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Re: Open Choice is a Trojan Horse for Open Access Mandate Stevan Harnad (28 Jun 2006 20:19 UTC)

Re: Open Choice is a Trojan Horse for Open Access Mandate Stevan Harnad 28 Jun 2006 20:19 UTC

On Wed, 28 Jun 2006, Rick Anderson wrote (on serialst):

> > SH:
> > I think Open Choice is a Trojan Horse, and that we should be
> > very careful about our reaction to it, as it risks eliciting
> > years more of delay for OA (under the guise of "preparing the way").
>
> RA:
> Is it my imagination, or has Stevan fundamentally misunderstood the
> concept of a Trojan horse?  (According to his argument, Open Choice
> isn't a Trojan horse for OA mandates, but rather a Trojan horse for the
> delay of/diversion from OA mandates.)

It's a Trojan Horse for those who desire immediate OA (researchers and
the public that funds them) and have been trying to get the various
self-archiving mandate proposals adopted. Some of those who opposed the
self-archiving mandates are now instead proposing Open Choice: If those
who desire OA are taken in by this, if they say "Ok, let's instead try
to wait for Open Choice to take effect" or "Ok, let's instead try to
mandate OA publishing with Open Choice, and get research funders to pay
it" then they are in for many more years of waiting and next to no OA.

For Open Choice alone will never scale up to 100% OA, from where we are
now. Free self-archiving was already not being done above the spontaneous
self-archiving level of 15%, and that was the precise reason we needed a
self-archiving mandate. The spontaneous baseline for paid Open Choice
would be even lower!

And mandated "Open Choice" will not get adopted by most institutions
and funders, because all the potential funds to pay for it are currently
tied up in subscriptions.

What is needed now is immediate 100% OA, and self-archiving mandates
will generate that. To instead go for Open Choice now is to be taken in
by a Trojan Horse.

> RA:
> But that's not the important point.  Here's the real question: if Open
> Choice is a bad idea because it threatens to "delay or divert the
> adoption of the OA self-archiving mandates," then really, is there any
> valid option other than self-archiving mandates?

No, for immediate (and overdue) OA, there is no other valid option.

> RA:
> A couple of years ago, Stevan's line of argument seemed to be "OA doesn't
> have to mean formal publication in an OA forum, so please stop bothering
> me with your economic objections."  Now it seems to have become "OA must
> not mean formal publication in an OA forum, so please stop proposing
> economically sustainable publication solutions."

I don't understand what Rick is saying here, and I suspect it may be
because he does not now, and did not then, understand or even come close
to understanding what I was proposing (despite both its simplicity and
the belief-beggaring volume of almost-rote repetition I have been
generating for years now):

OA means free online access to published, peer-reviewed journal
articles. The journals do not have to be OA journals; they just have to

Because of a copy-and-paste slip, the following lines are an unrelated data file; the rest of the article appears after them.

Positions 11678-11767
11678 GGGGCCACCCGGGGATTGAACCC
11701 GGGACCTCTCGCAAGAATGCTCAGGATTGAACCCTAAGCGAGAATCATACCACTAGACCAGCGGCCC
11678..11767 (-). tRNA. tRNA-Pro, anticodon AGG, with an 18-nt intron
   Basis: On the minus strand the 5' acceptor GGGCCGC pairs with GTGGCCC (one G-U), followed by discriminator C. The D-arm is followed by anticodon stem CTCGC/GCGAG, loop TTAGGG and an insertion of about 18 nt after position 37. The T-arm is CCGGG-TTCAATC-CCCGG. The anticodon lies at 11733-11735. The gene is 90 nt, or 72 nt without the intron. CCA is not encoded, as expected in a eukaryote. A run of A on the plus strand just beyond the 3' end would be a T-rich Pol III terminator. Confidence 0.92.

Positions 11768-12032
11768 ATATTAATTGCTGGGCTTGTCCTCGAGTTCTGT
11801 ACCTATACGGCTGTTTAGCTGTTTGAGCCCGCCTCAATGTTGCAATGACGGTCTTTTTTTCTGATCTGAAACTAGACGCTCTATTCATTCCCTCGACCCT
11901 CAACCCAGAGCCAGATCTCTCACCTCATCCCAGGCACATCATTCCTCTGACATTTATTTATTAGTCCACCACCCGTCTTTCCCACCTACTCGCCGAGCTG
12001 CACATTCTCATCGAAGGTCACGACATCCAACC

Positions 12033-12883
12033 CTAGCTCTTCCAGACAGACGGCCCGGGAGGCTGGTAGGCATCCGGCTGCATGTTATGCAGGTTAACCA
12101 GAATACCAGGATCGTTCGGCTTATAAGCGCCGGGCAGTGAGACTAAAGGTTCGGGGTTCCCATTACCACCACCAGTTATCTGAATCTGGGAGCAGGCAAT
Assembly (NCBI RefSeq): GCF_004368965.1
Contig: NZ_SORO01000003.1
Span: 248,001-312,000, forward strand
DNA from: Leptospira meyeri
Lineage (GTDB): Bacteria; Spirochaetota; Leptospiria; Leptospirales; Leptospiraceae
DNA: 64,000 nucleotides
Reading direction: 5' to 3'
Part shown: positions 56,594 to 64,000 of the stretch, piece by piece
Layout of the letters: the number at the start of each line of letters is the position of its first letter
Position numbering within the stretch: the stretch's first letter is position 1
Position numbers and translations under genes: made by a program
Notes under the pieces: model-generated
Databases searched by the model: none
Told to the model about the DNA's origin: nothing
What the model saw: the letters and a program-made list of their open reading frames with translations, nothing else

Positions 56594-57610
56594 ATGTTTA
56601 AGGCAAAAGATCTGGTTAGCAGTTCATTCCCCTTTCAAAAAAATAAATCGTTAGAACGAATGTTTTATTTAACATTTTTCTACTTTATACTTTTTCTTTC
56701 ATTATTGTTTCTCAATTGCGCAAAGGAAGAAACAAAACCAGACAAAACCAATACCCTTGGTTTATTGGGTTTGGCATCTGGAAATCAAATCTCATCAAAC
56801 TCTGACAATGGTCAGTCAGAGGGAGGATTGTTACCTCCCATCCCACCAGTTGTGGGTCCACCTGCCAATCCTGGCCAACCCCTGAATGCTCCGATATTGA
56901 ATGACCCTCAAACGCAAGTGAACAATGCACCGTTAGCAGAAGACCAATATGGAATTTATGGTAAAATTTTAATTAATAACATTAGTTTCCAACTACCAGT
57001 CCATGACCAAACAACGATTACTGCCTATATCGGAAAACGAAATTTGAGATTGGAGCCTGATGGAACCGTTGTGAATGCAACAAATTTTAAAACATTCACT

be peer-reviewed journals, which they are.

All that authors have to do is to self-archive those published,
peer-reviewed journals in their institutional repositories. Fifteen
percent of authors do that spontaneously, but 95% say they would do it
if it was mandated. Hence the worldwide movement for mandating it.

Now what on earth does does Rick mean by "formal publication in an OA
forum"? Publication in an OA journal? That's fine, if you have the extra
cash, but only 9% of journals are OA today. Hybrid Open Choice journals
are now increasing the potential percentage substantially, but that does
not change the fact that the planet's publication funds are at the moment
all tied up in journal subscriptions.  So few have the money to choose
the Open Choice spontaneously (and only 15% self-archive spontaneously,
so it is unlikely that a larger number will want to pay for it!). And
mandating the taking of the Open Choice (besides being self-contradictory)
is likewise up against the fact that all the pertinent cash is currently
tied up in subscriptions.

Meanwhile, what research needs is Open Access, right now. Yes, researchers
don't self-archive spontaneously above 15%, but probably they wouldn't
publish much either, if it were not mandated ("publish or perish"). So
the OA self-archiving of one's published research, like the publishing
of it, needs to be mandated, for the benefit of researchers themselves,
their institutions, and the public that funds the research so it can
be accessed, used, applied and built upon (i.e., in order to produce
"CURES," for want of a better cliche).

> RA:
> In other words, has Stevan now decided that self-archiving is the One
> True Way to OA, and all other possible approaches are dangerous
> diversions from it?  (And if not, can he describe another legitimate
> approach?)

Yes, self-archiving is -- and has been since the advent of the online
medium -- the most direct, easiest, cheapest, fastest, and surest way
to reach 100% OA virtually overnight. It is clear now that it needs to
be mandated. And has been, and works.

OA publishing provides OA too, and it is welcome, but it most definitely
is *not* the most direct, easiest, cheapest, fastest, and surest way to
reach 100% OA: In fact, it is very slow and very unsure. On the other hand,
OA self-archiving might possibly accelerate it -- by first generating
100% OA and then perhaps freeing the cash that is tied up today in
subscriptions, making it available to pay for OA publishing.

That will be the era of Open Choice and the transition to OA
publishing. Not now. Right now, it's a Trojan Horse.

Stevan Harnad
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